By Caroline Ackerman
After almost two years in the studio, Adele’s third album, “25,” was released on Nov. 20 through XL Recordings. The British songstress sold a record-breaking 4.49 million albums in the first two weeks of its release, signaling “25” as a mainstream success. “25” comes four years after Adele’s 2011 album, “21,” which featured hit songs “Rolling in the Deep,” “Rumour Has It” and “Set Fire to the Rain.”
A month prior to the album’s release was the release of the single “Hello,” which is also the first track on Adele’s new album. “Hello” took the world by storm and was accompanied by a heart-wrenching music video that now has 607 million views on YouTube.
The latest album by the European talent does not do much by way of progression, causing “25” to sound more like a sequel to “21” rather than a stand-alone album. This similarity could be due to the success “21” saw: The sophomore album won the 2012 Grammy for Best Album of the Year. Songs “Hello” and “When We Were Young” from “25” sound like B sides to “21,” yet many pop culture outlets are celebrating Adele’s new album. Rolling Stone even called it an “unparalleled success.”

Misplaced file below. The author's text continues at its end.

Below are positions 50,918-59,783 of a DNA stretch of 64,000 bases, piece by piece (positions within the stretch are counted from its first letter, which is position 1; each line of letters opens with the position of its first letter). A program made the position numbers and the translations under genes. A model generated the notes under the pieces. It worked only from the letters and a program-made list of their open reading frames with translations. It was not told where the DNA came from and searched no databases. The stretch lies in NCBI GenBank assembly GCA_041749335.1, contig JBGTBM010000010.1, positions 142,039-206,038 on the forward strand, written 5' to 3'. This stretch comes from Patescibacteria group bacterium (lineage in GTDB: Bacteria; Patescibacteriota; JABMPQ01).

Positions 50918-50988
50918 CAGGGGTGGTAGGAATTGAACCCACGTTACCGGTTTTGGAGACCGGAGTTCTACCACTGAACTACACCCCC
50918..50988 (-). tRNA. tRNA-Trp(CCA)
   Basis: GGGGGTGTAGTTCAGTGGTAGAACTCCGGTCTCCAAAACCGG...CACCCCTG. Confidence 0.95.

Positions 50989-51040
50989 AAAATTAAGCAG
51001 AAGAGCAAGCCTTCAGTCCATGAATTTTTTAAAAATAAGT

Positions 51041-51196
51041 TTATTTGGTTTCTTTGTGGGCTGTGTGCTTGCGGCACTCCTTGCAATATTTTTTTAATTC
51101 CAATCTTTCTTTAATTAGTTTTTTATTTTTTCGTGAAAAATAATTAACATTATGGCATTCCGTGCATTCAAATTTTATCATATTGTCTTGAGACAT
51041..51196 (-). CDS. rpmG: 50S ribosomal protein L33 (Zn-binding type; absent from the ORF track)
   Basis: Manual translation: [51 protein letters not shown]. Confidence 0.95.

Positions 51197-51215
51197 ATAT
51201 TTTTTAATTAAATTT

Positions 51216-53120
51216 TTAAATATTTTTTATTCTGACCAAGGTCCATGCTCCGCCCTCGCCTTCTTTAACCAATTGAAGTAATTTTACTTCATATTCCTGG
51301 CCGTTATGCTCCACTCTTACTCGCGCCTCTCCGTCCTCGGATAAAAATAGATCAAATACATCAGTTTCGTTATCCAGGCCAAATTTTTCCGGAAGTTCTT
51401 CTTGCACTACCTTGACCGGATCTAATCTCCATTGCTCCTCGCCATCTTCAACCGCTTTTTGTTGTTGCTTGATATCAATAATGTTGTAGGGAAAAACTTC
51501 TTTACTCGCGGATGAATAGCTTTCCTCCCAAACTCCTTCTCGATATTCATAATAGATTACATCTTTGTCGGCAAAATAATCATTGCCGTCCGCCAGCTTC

In spite of all the applause, Adele’s latest album fails creatively. “25” does not sound any different from its predecessors, “19” and “21,” even following the same name and cover art pattern. Out of all 11 songs, “I Miss You” stands out the most. This track features a deviation from Adele’s typical ballad and houses more of a refreshingly upbeat tempo. However, “I Miss You” does carry through with the theme of heartbreak and despair, much like the rest of the album.
Even though the album follows Adele’s common thread of romantic heartbreak, Adele sings of home in the song “River Lea.” River Lea is a large river in London, where Adele was raised. While not necessarily about a person, “River Lea” is about the heartbreak of leaving home. “I grew up by the River Lea … Oh, I can’t go back but the reeds are growing out of my fingertips,” sings Adele.
The imagery in “River Lea” makes way for a commonly shared nostalgia, breaking away from the theme of heartbreak seen in “Love in the Dark” and “Sweetest Devotion.” While Adele’s new album tends to be about love, contrary to “21,” “25” shows Adele bouncing back from heartbreak rather than suffering. In “Water Under the Bridge,” Adele accepts sorrow by singing, “If you’re going to let me down, let me down gently.”
Adele’s new album definitely puts her back in the spotlight, but does nothing to differentiate her from any other mainstream pop artist — artists like Lana Del Rey and Florence + the Machine share so many commonalities with Adele. With plenty of unique talent, it seems almost tragic that Adele maintains the same cookie-cutter presence as before. The album is beautifully bland: an 11-tracked masterpiece that can possibly do nothing more than satisfy those who were already a fan of Adele.
Caroline Ackerman can be reached at firstname.lastname@example.org or on Twitter @TheSagebrush.